An empty park bench, overgrown pile of earth, random willow thicket. Mud, gravel, blades of grass. Ordinary chance and a chance ordinariness. The intermittent passage of time. A moment and place to reflect, to be, to do nothing. Banal and also sublime. All this is characteristic of wasteland as a spatial phenomenon. What is the deeper sense of being in wasteland, and what are people seeking there? What are they compensating in themselves with the help of such environment? What does wasteland – such a typical interim space in an urban environment – have in excess and what does it lack, that people are drawn to it time and again? Paco Ulman, artist and architect, is trying to find answers to these questions with his exhibition WASTELAND, which opens at the Museum of Estonian Architecture on 26 January 2018. Ulman’s severe and precisely framed photos of the wastelands of Tallinn and its environs create a mutual tension between social, spatial, psychological and political behavioural patterns. Due to the way they are photographed, his photos are seemingly static, but the paths and spatial logic on the pictures create a feeling of movement. In his photos, Ulman seems to record types of movement, shadows in which the presence of people is perceptible, although they are no longer in the frame. These photographs are a kind of visual research on the intertwined nature of everyday life and the spiritual world. And based on the latter, the photos in the exhibition hall are divided into groups that reflect both individual and collective practices – what is the role of ritual; what form does the desire or disdain for order take; what helps us find our inner balance; what seems familiar, but still causes alienation. For the exhibition, Ulman has installed a temporary, two-storey gallery in the main hall of the Rotermann Salt Storage. This enables the visitors to move in the airspace that is usually inaccessible. In that way, the design of the exhibition space conceptually relates to Ulman’s photos – both use discarded and peripheral space. With experimental exhibition projects, the Museum of Estonian Architecture wishes to continue expanding the possibilities of its exposition spaces and to rethink the museum’s role as an exhibition and event venue. Clearly articulated, but sensitive spatial interventions provide the visitors with alternative spatial experiences and test the boundaries between architecture and art.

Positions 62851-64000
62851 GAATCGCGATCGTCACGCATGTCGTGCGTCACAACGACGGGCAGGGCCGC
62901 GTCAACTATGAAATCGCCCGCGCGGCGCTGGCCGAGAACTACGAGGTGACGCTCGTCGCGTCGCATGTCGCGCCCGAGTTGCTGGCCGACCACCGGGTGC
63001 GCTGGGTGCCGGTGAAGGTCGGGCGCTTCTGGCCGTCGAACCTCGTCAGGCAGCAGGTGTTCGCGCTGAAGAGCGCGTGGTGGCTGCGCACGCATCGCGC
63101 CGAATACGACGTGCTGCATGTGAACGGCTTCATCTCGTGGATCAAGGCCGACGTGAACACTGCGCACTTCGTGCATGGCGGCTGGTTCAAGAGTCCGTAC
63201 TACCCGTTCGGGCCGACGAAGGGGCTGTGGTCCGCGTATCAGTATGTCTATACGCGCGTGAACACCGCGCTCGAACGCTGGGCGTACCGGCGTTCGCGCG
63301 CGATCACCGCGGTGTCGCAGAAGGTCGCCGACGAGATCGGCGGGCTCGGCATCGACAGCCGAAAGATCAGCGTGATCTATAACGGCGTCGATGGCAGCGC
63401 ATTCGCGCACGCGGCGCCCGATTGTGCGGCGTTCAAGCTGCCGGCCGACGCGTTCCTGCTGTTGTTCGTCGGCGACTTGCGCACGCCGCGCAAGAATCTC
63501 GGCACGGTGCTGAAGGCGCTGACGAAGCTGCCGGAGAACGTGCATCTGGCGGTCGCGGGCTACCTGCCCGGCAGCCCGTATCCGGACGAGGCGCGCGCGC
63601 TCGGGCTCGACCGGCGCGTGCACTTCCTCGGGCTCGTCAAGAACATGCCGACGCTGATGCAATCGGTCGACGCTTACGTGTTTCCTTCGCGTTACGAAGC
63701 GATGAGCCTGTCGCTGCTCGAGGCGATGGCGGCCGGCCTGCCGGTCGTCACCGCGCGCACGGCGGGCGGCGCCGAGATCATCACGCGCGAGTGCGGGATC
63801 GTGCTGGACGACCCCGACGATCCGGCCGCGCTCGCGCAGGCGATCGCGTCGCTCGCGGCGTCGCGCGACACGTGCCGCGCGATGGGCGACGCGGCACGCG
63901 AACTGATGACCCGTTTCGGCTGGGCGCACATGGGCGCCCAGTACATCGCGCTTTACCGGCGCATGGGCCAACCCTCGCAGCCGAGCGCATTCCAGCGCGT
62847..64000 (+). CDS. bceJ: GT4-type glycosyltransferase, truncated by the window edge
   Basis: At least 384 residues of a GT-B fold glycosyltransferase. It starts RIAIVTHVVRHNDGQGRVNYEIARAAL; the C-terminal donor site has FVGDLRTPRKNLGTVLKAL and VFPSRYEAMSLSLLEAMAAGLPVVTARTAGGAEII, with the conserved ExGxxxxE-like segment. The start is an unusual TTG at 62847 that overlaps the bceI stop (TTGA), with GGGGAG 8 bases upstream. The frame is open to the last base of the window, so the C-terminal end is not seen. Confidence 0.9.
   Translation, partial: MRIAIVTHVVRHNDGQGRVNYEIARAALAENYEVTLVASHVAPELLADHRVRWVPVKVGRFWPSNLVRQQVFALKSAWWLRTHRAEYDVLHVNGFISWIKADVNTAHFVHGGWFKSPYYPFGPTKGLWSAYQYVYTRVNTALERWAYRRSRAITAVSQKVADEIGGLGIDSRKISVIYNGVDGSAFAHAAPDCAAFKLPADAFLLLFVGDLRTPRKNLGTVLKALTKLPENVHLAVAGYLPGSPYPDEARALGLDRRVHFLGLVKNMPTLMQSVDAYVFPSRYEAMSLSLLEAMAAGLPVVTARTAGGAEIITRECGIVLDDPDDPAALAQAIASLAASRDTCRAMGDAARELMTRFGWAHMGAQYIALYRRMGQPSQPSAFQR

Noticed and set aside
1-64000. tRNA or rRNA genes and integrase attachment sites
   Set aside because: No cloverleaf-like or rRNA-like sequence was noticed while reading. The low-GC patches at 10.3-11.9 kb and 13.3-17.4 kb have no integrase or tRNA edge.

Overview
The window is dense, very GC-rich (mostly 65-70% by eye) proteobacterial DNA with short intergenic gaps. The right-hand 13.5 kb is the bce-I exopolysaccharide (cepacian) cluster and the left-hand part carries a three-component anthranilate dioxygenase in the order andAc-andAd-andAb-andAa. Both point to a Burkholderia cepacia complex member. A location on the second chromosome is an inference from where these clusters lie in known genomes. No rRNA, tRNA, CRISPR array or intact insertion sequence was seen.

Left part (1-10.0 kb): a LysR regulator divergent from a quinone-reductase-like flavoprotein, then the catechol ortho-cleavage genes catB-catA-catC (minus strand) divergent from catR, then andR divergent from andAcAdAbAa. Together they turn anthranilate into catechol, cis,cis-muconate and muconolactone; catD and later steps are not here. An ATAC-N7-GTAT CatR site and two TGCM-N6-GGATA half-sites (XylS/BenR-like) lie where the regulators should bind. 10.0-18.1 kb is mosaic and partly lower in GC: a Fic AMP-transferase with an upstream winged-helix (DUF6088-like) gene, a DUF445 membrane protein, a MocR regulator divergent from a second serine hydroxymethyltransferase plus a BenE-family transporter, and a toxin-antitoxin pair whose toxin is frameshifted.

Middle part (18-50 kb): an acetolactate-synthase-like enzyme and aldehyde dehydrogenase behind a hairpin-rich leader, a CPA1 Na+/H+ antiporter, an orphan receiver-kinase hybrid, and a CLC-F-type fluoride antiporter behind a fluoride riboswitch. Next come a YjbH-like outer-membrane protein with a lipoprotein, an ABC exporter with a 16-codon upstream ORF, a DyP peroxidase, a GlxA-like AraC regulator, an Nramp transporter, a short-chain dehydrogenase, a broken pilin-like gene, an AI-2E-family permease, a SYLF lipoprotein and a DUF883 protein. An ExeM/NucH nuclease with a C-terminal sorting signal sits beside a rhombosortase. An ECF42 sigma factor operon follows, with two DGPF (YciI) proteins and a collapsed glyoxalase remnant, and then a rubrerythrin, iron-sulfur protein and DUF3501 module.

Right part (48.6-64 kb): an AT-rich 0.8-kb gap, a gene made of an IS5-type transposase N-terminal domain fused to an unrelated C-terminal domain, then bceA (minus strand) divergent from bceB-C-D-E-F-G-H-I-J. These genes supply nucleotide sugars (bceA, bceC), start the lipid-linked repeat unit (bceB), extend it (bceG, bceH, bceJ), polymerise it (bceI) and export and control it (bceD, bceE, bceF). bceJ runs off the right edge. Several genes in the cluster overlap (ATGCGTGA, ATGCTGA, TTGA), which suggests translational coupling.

Paco Ulman Paco Ulman (1980) is an architect and photographer. Starting in 2001, he has worked as an architect (Ars Projekt, AB Kosmos, Arhitektuuriagentuur, Allianss Arhitektid) and in 2013, he co-founded the architectural firm Mudel Arhitektid. The more significant completed projects include: the extension to the Pärnu Mud Baths (2014), the Lydia Hotel in Tartu (2016). Using various means of expression, his artworks are primarily focused on issues related to space and its representation. Selected solo exhibitions: Tallinnas (2009), Mememe (2014). In 2014, he was awarded the Sadolin Art Prize.